Our Indian population is primarily young. Approximately 40% of our population is made up of children below the age of 14 years. Being dependent and voiceless, our laws and policies treat children as non-entities and ignore their responsibility to understand and provide for their needs.
Our CRY partner SIPRA (Social Institute Program Rural Area) was founded by Dilip Rathod with the objective to empower the the Banjara, Adivasi, Dalit, and OBC communities of the Himayatnagar and Kinwat Talukas of the Nanded District bordering Maharashtra and Andhrapradesh – to stand up for their rights and the rights of their children
Dilip Rathod, began his education at his village school and with much struggle secured a Masters degree in Social Work. He proceeded to work in Mumbai and later with earthquake victims in Latur. But soon he returned to his village to help his own suffering Banjara community.
He worked his way through many barriers, researched the community problems and registered SIPRA in 1995. With the CRY Fellowship in 1997, he set up education and health programs and encouraged the participation of government officials….Today, in Partnership with CRY and with his dedication and vision SIPRA has spread successfully to over 42 villages in the region !
Being one of the most backward regions of the area, the villagers face many difficulties — Agriculture is their main occupation, however the poor irrigation system has lead to acute insecurities of income and migration. There have been many cases of land entitlement with the government forcibly taking over the struggling farmers land compensating them with measly amounts leaving many homeless without a voice for their Right to Protection. Often, the villagers have been cheated of their rightful share of rationed grains alternatively sold at higher prices in the black market, denying them their basic right to food for survival.
Here are some examples of how through knowledge building, SIPRA has taught the people to be responsible for a better life for themselves. They have encouraged them to collectively stand up against injustice, demand for accountability and with persistence, induce the government to acknowledge their needs and give them what is rightfully theirs…knowing well that without their own involvement, the government would do nothing to help.
Right to Education
We met an elderly farmer, who was uneducated and had little. He proudly announced that his son had scored 80% and how he had already made arrangements in advance for him to study further.
This elderly farmer, as a boy had labored in the fields as a means to survival. He could well have forced his son to do the same and bring in a much needed extra income…. But instead he chose not to. This farmer through his new awareness, was able to look further and allow his son the Right to an Education — to secure an independent future and be responsible for himself.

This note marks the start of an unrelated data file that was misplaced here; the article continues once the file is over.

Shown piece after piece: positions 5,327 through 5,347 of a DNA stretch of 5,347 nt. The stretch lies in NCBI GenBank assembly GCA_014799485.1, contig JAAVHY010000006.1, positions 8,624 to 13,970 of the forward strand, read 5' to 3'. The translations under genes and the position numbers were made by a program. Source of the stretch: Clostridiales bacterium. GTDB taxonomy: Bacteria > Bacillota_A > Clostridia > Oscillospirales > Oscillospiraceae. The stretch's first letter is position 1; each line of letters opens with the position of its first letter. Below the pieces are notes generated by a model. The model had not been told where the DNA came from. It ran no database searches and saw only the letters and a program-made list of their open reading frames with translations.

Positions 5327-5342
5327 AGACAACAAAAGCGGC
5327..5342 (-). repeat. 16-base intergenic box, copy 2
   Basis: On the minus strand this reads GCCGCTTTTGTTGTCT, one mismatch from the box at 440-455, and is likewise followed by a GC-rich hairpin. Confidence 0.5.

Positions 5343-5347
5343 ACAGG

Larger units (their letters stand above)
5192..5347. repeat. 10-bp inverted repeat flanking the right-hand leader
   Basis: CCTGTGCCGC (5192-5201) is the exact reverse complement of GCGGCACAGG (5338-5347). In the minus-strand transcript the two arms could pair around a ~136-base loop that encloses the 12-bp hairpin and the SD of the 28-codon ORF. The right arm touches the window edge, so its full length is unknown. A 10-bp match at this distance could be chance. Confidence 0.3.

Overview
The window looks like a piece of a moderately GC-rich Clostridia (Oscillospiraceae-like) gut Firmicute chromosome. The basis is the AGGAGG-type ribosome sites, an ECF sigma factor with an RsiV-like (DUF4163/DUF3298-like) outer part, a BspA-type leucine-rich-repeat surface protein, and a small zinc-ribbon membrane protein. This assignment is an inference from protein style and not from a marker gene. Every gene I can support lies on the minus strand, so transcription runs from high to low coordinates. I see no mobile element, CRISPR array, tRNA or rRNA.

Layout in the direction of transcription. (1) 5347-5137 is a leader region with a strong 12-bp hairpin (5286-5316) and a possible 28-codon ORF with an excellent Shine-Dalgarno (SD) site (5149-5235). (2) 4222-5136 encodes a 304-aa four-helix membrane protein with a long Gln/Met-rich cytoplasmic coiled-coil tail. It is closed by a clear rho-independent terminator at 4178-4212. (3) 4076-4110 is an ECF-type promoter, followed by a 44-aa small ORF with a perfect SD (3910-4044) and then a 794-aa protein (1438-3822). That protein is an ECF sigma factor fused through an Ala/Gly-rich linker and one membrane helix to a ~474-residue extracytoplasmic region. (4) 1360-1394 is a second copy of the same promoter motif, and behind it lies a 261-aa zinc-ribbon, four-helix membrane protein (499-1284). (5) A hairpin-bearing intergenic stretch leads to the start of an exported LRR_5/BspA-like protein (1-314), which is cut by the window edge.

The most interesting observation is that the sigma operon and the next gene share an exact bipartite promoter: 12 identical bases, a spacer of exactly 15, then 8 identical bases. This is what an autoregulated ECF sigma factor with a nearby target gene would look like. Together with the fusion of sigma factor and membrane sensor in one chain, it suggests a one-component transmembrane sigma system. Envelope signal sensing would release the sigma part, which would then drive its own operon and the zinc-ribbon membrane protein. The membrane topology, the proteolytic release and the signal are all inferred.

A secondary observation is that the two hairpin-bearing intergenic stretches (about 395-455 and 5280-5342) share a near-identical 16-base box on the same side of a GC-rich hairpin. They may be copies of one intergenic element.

This elderly farmer who had never left his district — along with 500 villagers traveled to Delhi by foot, train and road to be part of a silent procession to support the Right to Education.
There were 2 villages badly in need for roads but their repeated demands remained unanswered. In frustration the villagers decided to sit in the middle of the road to block the state highway. The roads blocked up and the disruption forced the officials and police to arrive. The villagers were not intimidated and voiced their demands. After much negotiation, the authorities finally assured them a road.
…Within 8-9 months the road was complete and the villagers now have access to neighboring villages allowing them their Right to Employment and to schools for their children.
Right to Equality
The Self Help Groups are run by the women and initiated to empower the women of the village.
Linked with nationalized banks for loan facilities, the women are encouraged to make financial decisions which were earlier only in control of the men. These illiterate women, once voiceless, have now gained self-confidence, economic and social power and freed their families from the clutches of money lenders who exploited them with heavy interest rates.
With their awareness on child and human rights issues, they are a strong driving force in the mobilization of the collective, actively participating in community issues.
For many women in our villages, being downtrodden and disregarded is a way of life. Today even in our more educated urban society, we frequently hear of the disappointment and anxiety that comes with the birth of a girl child.
As these women today are empowered they are able to voice their needs and have earned a new respect for themselves. They have paved a brighter future for their daughters and forced the men to recognize that women too deserve the Right to Equality.
The founder of SIPRA, Mr Dilip Rathore and his wife, having no children of their own, have by their own choice adopted a girl child.
Kharmeen’s personal takeout
It was very enlightening to see how these village people, who for years had accepted and even expected to be exploited have today collectively chosen to stand up for what is rightfully theirs.
Through their experiences they have learnt that the process of standing up for themselves against a system of corruption and disregard, is often a long and tedious struggle –however it finally assures them a far more permanent and stable future, than to live in the constant uncertainty of being dependent on temporary relief like charity, with little control or security.
I parted from the village not with a feeling of pity as I normally would, but knowing within me that these people who believe in themselves, would find a way …… To stand up for what is right and ensure for themselves and their children a better life, with a sense of pride!